The London, Ontario, incident where three generations of Afzaal-Salman family were killed, will not be the last anti-Muslim incident in Canada. Every once in a while, we come across incidents in different Canadian cities.
Several incidents of attacks on Muslims have been recorded in Edmonton, Calgary, St. Albert and Saskatoon, which included assaults against women wearing hijabs and defacing of an Edmonton mosque with a swastika – the latest example in a string of anti-Muslim attacks and vandalism in the city.
A recent incident concerned an Alberta Cabinet Minister whose daughter was physically and verbally attacked in downtown Calgary, the latest in a series of attacks on racialized Albertans. Raman Sawhney, 25-year-old daughter of Alberta’s former Minister of Community and Social Services Minister Rajan Sawhney (now appointed Transport Minister), was attacked in broad daylight on Stephen Avenue, which has some of Calgary’s finest restaurants, cafés, pubs and bars, with an eclectic mix of boutiques and high-end retail. No bystanders stepped in to help in one of the busiest and popular areas of the city.
Two sisters in St. Albert were attacked by a knife-wielding man who yelled racial slurs while knocking one of them unconscious. In Saskatoon, a Muslim man received 14 stitches after he was stabbed, taunted and had his beard cut by attackers.
These atrocities are then followed by an outpouring of support, condemnation and sympathy from politicians, neighbours and the general public for the victims, but nothing is done to wipe out completely the hatred against Muslims.
It’s tragic that Muslims feel unsafe even while going for a walk or cannot even offer prayers in their mosques – which should be the safest place on earth – without someone barging in with a gun. In Quebec, Muslim women are banned from wearing hijab while at work under B21 legislation.
The London incident should be a wakeup call for politicians and lawmakers to act immediately to prevent repetition of such incidents because Islamophobia is real and rampant from coast to coast in Canada.
What is the root cause of racialism? The simple answer to this question is ignorance and lack of contact between the races. Majority of people have little or no contact with Muslims at a personal level as friends or neighbours. Everyone has a part to play in eradicating racism in Canada. On an individual level, it would be worthwhile to invite your Muslim neighbours or office colleagues for coffee and get to know them. It’s only through friendship and personal contacts that one would know that Muslims are the same as anyone else. Muslims may look different or speak diverse languages, but they are human beings like anyone else.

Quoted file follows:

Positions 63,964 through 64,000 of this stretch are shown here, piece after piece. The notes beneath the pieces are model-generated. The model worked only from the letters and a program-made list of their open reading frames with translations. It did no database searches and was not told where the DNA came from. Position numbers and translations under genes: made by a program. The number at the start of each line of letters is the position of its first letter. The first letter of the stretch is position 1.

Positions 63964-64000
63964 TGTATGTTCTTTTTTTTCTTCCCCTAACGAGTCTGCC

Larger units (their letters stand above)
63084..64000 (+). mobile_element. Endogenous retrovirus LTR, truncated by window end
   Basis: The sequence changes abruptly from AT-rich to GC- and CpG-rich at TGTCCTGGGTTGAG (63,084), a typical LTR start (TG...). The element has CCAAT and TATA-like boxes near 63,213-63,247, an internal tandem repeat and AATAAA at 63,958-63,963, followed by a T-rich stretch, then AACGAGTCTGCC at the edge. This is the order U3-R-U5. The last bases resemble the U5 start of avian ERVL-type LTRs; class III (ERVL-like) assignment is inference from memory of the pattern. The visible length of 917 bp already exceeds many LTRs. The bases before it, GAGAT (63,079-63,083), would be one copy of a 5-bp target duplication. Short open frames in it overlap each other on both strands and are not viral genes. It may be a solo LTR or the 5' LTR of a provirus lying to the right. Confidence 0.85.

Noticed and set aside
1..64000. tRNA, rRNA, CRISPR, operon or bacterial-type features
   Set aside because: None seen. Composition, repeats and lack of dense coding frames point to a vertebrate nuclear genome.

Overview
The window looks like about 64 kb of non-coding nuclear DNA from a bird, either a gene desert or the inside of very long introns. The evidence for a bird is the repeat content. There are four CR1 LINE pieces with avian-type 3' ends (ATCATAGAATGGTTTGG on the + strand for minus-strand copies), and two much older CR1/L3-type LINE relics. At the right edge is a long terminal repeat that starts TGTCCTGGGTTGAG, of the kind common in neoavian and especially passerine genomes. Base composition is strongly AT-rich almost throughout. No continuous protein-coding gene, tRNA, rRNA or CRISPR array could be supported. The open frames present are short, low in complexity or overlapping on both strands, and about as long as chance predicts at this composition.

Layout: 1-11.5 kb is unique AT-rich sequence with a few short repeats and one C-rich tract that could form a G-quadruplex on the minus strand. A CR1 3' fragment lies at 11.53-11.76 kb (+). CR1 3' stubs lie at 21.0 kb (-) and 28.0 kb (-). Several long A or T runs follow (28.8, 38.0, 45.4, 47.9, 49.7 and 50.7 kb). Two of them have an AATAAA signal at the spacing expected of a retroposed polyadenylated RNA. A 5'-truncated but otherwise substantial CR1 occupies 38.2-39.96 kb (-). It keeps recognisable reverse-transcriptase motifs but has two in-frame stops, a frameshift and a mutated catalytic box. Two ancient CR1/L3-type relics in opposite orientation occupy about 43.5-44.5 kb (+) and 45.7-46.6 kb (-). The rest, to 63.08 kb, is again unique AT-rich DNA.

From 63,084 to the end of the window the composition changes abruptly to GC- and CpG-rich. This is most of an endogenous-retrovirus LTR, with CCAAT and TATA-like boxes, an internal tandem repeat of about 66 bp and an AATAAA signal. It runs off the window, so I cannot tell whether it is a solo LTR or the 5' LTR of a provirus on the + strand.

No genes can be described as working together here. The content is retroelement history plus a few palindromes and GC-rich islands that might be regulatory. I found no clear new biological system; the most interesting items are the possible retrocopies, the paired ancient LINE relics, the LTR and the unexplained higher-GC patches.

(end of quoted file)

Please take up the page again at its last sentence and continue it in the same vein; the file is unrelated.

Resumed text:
The main reason for hatred towards Muslims is because of the terrorist attacks undertaken by the so-called jihadists, who have no legitimacy or right to unleash a reign of terror in the name of Islam. They do not represent the religion nor do they have any right in speaking on behalf of Muslims. They are a bunch of hooligans out to cause death and destruction, under the guise of religion.
Political, educational and civic leaders should be concerned about the rise in hate crimes in Canada. One of the ways to eradicate this venom is to initiate a campaign of intermingling of different races in communities. At formal and informal levels, efforts should be made to allow different races to mingle as neighbours, friends and colleagues. Religious leaders should host inter-faith events so as to educate their congregations about different religions.
The media’s role in cementing ties and building bridges among communities should not be underemphasized. Their mandate, besides holding governments and institutions accountable, should be to recommend ways to minimize problems and shortcomings in society. The challenge before media is to ensure that politics, especially policies pertaining to race relations and minorities, should strive to unify, not divide society.
I love the Canadian TV show, Little Mosque on the Prairies, shot in a fictitious town called Mercy, depicting a classic example of religious brotherhood when a Christian church offers space to Muslims in the town to hold their services. What a superb gesture of religious co-operation, comraderies and non-denominational brotherhood. Little Mosque on the Prairies may be a fictional sitcom but it’s message — two religions working for everyone’s betterment in harmony — is universal and applicable to present day Canada.
All Canadians regardless of their religion should be able to live and move around freely in safety. Canada is renowned internationally for its record of welcoming immigrants and refugees. Let’s not tarnish Canada’s glittering image, which is the envy of the world, as a multiracial nation, portraying diversity and multiculturalism.
Mansoor Ladha is a Calgary-based writer and author of Memoirs of a Muhindi: Fleeing East Africa for the West and A Portrait in Pluralism: Aga Khan’s Shia Ismaili Muslims.